I have mentioned previously that one thing I have noticed over the years of my Christian walk is that the people who really know God, who really know the heart of God, are people who have known what it is to deeply suffer. It is deeply wounded people who know the suffering of the God of the universe.
People who have an intimate experience of suffering are the wounded healers, as Henri Nouwen expressed it. It is these people who I respect deeply and who I listen to when they speak. I want what they have.
For these people, the pat ‘Christian’ answers aren’t enough. They have experienced the deep injustice that life sometimes deals out, and they have experienced it often. These are people who weep easily, not for themselves, but for the state of the world. Theirs is a godly sorrow. They might even come across as somewhat manic at times, and some people might even think that they are mentally unwell. But to the contrary, they are more than likely more in touch with reality than the rest of us.
People who know God intimately and who know deep suffering are like Job and the Psalmists. They sing the blues and they can cry out ‘why?’. But they have also come through the fire with their faith intact, and at the same time their faith is never the same as it was. It has made that longest of journeys from the head to the heart. It is no longer mere intellectual assent to the truths of the Gospel. It is a knowing, a knowing that ‘though I lay my bed in Hades, thou art with me.’
This morning at church I heard a sermon from someone like this. This is a person who knows God and who suffers deeply. For these people, being misunderstood and not feeling heard is a regular fact of life. Life is a lonely path for them. Often taunted, told to lighten up and not be so challenging all the time, these people are a prophetic voice speaking into our malaise. To the indifferent and the apathetic and the asleep, they continue to speak the cry of the prophet. They often feel like a voice in the wilderness. To hear them is often uncomfortable, but at the same time they touch something deep within us. Isn’t that just like what Jesus was like? They often talk about justice, they often challenge the lifestyles of comfortable Christians. For godly people like this, suffering is something they endure regularly.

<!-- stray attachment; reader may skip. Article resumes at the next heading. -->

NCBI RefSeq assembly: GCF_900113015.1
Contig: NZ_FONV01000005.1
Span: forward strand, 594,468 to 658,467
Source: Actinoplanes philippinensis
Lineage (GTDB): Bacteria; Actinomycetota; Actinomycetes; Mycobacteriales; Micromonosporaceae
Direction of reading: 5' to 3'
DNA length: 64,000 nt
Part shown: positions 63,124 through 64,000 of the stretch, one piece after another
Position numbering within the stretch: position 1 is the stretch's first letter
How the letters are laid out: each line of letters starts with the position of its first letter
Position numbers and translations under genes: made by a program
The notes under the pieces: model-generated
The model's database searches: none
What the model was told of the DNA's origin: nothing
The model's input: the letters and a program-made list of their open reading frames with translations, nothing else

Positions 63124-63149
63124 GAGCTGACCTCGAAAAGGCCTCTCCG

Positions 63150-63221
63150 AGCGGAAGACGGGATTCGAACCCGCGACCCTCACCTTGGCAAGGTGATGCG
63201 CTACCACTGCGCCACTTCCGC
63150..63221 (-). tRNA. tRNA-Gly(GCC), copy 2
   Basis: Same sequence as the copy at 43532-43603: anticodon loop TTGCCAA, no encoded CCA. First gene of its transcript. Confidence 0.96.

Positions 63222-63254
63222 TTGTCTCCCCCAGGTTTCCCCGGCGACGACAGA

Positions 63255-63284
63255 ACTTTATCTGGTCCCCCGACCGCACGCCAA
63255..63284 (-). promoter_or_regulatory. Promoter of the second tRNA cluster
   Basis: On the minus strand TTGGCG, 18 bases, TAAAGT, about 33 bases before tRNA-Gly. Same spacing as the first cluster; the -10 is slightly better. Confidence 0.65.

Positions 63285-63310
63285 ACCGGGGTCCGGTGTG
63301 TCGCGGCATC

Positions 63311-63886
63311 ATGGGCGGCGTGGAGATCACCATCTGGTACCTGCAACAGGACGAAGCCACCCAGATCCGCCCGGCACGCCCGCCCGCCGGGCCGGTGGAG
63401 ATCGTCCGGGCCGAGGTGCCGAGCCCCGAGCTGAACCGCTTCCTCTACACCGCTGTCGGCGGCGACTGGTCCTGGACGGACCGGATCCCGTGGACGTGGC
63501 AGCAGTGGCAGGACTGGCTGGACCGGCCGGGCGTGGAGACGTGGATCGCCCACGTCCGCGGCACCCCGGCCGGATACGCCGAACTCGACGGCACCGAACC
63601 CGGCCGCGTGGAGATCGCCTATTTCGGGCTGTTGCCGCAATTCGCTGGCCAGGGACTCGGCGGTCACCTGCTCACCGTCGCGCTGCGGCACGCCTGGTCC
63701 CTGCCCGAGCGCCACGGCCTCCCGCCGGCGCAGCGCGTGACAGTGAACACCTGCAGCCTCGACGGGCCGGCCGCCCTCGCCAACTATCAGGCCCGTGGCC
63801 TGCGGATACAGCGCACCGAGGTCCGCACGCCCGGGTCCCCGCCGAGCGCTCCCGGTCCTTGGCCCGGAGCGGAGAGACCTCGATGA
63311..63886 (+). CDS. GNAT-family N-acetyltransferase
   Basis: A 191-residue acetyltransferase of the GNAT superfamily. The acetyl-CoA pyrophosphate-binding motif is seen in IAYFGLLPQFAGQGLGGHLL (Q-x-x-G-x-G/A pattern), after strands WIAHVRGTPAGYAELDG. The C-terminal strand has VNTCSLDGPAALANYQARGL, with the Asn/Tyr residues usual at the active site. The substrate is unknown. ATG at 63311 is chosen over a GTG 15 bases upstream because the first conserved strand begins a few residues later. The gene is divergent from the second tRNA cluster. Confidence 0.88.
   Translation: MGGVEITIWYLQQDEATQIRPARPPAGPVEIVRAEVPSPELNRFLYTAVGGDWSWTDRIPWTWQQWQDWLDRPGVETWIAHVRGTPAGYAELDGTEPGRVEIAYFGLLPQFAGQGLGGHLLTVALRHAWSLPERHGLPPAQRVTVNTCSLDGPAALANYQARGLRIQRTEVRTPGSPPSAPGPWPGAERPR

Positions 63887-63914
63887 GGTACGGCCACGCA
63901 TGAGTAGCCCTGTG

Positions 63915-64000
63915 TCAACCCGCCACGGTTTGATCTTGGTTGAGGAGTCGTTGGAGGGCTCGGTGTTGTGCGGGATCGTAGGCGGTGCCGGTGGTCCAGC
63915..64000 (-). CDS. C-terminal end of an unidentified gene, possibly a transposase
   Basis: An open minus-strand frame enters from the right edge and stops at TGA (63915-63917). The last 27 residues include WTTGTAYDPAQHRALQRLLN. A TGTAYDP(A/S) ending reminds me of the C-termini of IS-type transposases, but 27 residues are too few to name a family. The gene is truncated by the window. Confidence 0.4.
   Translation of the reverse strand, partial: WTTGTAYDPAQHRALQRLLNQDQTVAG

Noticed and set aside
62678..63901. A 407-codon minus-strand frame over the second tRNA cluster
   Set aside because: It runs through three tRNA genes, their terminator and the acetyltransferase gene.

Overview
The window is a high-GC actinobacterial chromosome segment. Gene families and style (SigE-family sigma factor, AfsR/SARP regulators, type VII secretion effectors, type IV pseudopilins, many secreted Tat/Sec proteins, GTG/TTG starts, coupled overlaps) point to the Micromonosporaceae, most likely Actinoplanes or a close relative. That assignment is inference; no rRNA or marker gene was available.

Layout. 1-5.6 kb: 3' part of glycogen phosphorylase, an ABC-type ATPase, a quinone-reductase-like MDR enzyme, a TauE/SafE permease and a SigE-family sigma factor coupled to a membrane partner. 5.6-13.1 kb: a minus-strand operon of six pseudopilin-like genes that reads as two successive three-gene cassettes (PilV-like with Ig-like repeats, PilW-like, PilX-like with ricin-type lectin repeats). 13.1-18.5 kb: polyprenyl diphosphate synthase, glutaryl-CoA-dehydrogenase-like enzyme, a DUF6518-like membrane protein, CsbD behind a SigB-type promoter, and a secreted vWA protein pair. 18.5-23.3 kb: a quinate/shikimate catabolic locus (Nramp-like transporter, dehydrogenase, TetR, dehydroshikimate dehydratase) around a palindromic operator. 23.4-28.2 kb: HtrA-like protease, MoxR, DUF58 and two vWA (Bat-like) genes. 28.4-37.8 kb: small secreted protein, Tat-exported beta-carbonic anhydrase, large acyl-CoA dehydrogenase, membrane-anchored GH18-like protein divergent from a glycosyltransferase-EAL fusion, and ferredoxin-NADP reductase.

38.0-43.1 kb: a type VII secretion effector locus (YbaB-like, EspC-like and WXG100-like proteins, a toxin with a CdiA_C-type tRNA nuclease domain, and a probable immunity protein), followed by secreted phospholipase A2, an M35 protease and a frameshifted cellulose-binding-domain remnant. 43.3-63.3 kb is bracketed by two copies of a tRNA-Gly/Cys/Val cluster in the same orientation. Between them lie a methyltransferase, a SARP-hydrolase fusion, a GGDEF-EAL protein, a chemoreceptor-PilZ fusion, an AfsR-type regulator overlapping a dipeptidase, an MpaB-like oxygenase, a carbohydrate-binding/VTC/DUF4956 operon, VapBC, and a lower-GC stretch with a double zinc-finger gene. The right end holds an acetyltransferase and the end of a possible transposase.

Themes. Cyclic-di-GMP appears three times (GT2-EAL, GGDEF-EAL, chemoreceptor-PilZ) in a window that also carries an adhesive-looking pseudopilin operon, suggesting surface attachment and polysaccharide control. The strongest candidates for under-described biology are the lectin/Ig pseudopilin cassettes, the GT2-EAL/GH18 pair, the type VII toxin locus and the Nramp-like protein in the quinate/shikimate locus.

These people are generally the first to not want to bring attention to themselves. They just go on and do God’s will. But they are sometimes tempted to go the easy way. Like Jesus in the garden, often it feels like too much and they cry out to God asking if they have to really go through all this. But deep down they know something we don’t. They know that this is the way to life, and in the end it will all be worth it. But that is also not their primary motivation. Their primary motivation is to do the will of God. As a pastor of mine said once, loving is sadness, and they are committed to loving, whatever the cost.
The New Testament Christians knew what it was to live like this. In the Book of Acts we are told that they considered themselves privileged to suffer for the Way. They got it. How different that is to the comfortable Christians of the Western church today, who have succumbed to the dominant ideology of the consumer culture.
It seems that if we are really serious about being followers of this Way, then we must be willing to suffer. There is no other way to be a genuine Christian. An honest appraisal of life and love does not leave us any choice. And if that makes us question whether we really are Christian, that is no bad thing. Jesus knew this. Those who thought his teaching too difficult took up their freedom to walk away, and when he asked his closest friends if they too wanted to leave because they thought it was all too hard, Peter spoke those immortal words, “to whom else would we go? You have the words of eternal life”.
With Jesus, the way of life is the way of death. The way up is down, and, as Dietrich Bonhoeffer said, when Christ calls someone to follow, He bids them come and die. There is only one way to know God, and that is to be willing to go the way of the crucified One. In the culture of Jesus’ day, when he said that anyone who wants to follow him must take up their cross, everyone who heard knew full well that this call was nothing less than a willingness to die. May I have that courage today.